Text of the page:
At Mastercard, we are always looking for talented people who share our passion for innovation, and we are using creative strategies to attract the best of the best. We are building our reputation as a company where technologists are excited to work. We have introduced so-called autonomy days, when developers get to work on their pet projects. This has given rise to multiple successful solutions that were implemented across our organisation.

As for retention, we provide our people with the right tools, resources and technology that empower them to reach their full potential. We also help them map out clear career paths that align with their life goals, and nurture their professional and personal development along the way. We are building an inclusive culture of support, growth and mentorship, where everyone can thrive.

Q Overall, how are these strategies contributing to your organisation's business objectives and bottom line?

We have seen tremendous growth in our business as a result of the conducive environment for innovation that the Dubai government has created. In fact, this region has emerged as a focal point for our global innovation and digital transformation efforts. Today, it serves as a global centre of excellence, and a launchpad for deploying strategic partnerships, non-traditional collaborations and new business models across our global network. Having the right talent enables us to achieve our objectives.

Q With a focus on cultivating a talent pool in a rapidly evolving global business, what are the key trends that you see in the next three to five years in Dubai, and how would they shape your HR priorities at Mastercard? At the same time, what would be the biggest priority for HR professionals in the sector?

The expected influx of new talent in the next few years is poised to benefit businesses and transform the local economic landscape. In this rapidly evolving environment, a priority for us in HR is building the tech skills of our employees, upskilling them to keep pace with the latest trends in relevant fields and supporting continuing professional development (CPD). We view learning as a lifelong journey, and proactively work to create opportunities for our people to expand their horizons with the aim of equipping them for success.

We also believe the role of technology in shaping HR processes will increase exponentially in the next few years. At Mastercard, we are spearheading the global digital transformation, and this extends all the way to HR. Our recruitment, talent management and capability development functions have been running digitally for many years now. As a result, we have been able to sustain our hiring plans and empower people to re-skill.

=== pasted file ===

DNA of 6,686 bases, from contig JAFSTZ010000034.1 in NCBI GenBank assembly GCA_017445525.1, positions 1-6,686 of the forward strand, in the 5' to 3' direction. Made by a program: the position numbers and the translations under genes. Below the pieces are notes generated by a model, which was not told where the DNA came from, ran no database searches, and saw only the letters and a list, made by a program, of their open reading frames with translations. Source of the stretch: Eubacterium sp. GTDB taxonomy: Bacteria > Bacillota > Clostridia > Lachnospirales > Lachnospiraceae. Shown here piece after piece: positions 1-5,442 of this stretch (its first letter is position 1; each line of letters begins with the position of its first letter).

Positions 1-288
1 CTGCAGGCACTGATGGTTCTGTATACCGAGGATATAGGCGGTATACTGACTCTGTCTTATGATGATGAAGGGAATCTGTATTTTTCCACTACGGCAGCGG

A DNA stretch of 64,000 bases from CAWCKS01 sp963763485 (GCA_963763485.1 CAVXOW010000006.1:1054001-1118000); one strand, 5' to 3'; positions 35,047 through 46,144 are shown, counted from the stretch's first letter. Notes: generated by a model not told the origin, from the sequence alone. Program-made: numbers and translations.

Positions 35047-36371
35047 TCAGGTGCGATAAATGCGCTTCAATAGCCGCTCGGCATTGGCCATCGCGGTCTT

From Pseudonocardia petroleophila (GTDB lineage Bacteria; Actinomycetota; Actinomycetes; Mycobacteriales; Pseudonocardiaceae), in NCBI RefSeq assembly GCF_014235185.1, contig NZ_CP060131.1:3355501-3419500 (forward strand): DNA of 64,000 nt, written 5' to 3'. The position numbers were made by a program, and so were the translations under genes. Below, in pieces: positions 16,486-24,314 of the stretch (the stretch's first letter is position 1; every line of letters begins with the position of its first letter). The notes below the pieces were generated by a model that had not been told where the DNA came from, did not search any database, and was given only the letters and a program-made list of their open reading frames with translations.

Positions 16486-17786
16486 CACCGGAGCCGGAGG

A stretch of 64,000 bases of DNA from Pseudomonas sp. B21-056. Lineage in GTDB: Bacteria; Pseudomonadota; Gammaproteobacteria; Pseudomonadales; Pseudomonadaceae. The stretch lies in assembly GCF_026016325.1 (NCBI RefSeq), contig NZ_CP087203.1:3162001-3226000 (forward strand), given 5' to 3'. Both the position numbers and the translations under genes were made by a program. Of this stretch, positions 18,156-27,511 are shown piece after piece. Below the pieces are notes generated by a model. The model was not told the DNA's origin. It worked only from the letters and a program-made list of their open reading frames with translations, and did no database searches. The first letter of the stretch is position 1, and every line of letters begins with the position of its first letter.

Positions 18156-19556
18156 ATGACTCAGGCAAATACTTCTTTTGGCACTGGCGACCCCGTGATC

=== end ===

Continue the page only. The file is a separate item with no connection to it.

We are early adopters of emerging technologies, such as AI and machine learning. We have been using AI for screening candidates and predictive analytics to improve various HR processes, such as onboarding, performance review, feedback, training and retention to optimise efficiency and standardisation. Meanwhile, machine learning and analytics-based algorithms have helped us gain more insights about our people and generate personalised reports of their progress.

Having said that, the importance of human experience and skill in recruitment cannot be underestimated, and I do not foresee a future where efficient talent acquisition can happen without the human element.

Q How are you proactively preparing yourself – as a leader and as an individual – to keep up with the future workplace?

The most important thing for me is to never stop learning. I do my best to keep up not only with the emerging trends dominating the industry but also with the evolving needs of our workforce. I believe listening to employees is critical to business success. I try to constantly think of new ways to create a positive atmosphere for work that maximises the productivity and overall well-being of our people. At Mastercard, we continue to make smart and impactful investments in upgrading our infrastructure to meet future workplace requirements.

Q You've been in HR for decades and would have seen the role shift in many ways over the years. What is the #1 change or learning that has stood out to you, that guides you in your role today?

Focus on employee experience and wellbeing by fostering a culture of continuous learning, an inclusive environment where all employees feel valued and can thrive, contribute their best will be relevant at all times, however, investment in leadership development and offering employees opportunity to upskill themselves to the new technologies will enable the organisations to better attract and retain talent.

At Mastercard, our AI-powered digital opportunity marketplace called ‘Unlocked’, offers employees platform to take control of their career planning and progression by exploring potential career paths, developing new skills, receiving mentorship, and gaining more exposure within the organisation.

Leadership development anchored to driving culture of decency, inspiring innovation, leading with purpose will propel the organisational growth.

It is important for companies to adapt workplace and people strategies and be deliberate about providing the flexibility, upskilling, and initiatives that boost employees' satisfaction and wellbeing.

Photo: Provided